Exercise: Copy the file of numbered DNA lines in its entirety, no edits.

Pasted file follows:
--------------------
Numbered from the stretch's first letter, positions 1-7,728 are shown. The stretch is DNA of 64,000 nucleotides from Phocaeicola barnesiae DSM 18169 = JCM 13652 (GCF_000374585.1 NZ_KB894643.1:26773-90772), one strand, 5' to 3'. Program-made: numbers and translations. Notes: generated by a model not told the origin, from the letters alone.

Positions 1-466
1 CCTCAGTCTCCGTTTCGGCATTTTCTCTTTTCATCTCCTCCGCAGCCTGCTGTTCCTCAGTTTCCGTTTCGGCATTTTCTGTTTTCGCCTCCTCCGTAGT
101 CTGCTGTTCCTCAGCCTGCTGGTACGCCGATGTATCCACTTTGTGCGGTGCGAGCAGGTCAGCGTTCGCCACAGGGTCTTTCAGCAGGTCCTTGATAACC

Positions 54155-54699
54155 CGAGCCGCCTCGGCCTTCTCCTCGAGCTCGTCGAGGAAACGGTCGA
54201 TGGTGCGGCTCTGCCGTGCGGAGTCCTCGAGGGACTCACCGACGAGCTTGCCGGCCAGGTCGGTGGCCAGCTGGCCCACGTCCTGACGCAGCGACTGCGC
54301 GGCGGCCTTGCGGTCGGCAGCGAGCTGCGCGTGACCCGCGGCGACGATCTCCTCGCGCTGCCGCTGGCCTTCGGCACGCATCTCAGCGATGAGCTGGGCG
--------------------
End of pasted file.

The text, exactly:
Numbered from the stretch's first letter, positions 1-7,728 are shown. The stretch is DNA of 64,000 nucleotides from Phocaeicola barnesiae DSM 18169 = JCM 13652 (GCF_000374585.1 NZ_KB894643.1:26773-90772), one strand, 5' to 3'. Program-made: numbers and translations. Notes: generated by a model not told the origin, from the letters alone.

Positions 1-466
1 CCTCAGTCTCCGTTTCGGCATTTTCTCTTTTCATCTCCTCCGCAGCCTGCTGTTCCTCAGTTTCCGTTTCGGCATTTTCTGTTTTCGCCTCCTCCGTAGT
101 CTGCTGTTCCTCAGCCTGCTGGTACGCCGATGTATCCACTTTGTGCGGTGCGAGCAGGTCAGCGTTCGCCACAGGGTCTTTCAGCAGGTCCTTGATAACC

Positions 54155-54699
54155 CGAGCCGCCTCGGCCTTCTCCTCGAGCTCGTCGAGGAAACGGTCGA
54201 TGGTGCGGCTCTGCCGTGCGGAGTCCTCGAGGGACTCACCGACGAGCTTGCCGGCCAGGTCGGTGGCCAGCTGGCCCACGTCCTGACGCAGCGACTGCGC
54301 GGCGGCCTTGCGGTCGGCAGCGAGCTGCGCGTGACCCGCGGCGACGATCTCCTCGCGCTGCCGCTGGCCTTCGGCACGCATCTCAGCGATGAGCTGGGCG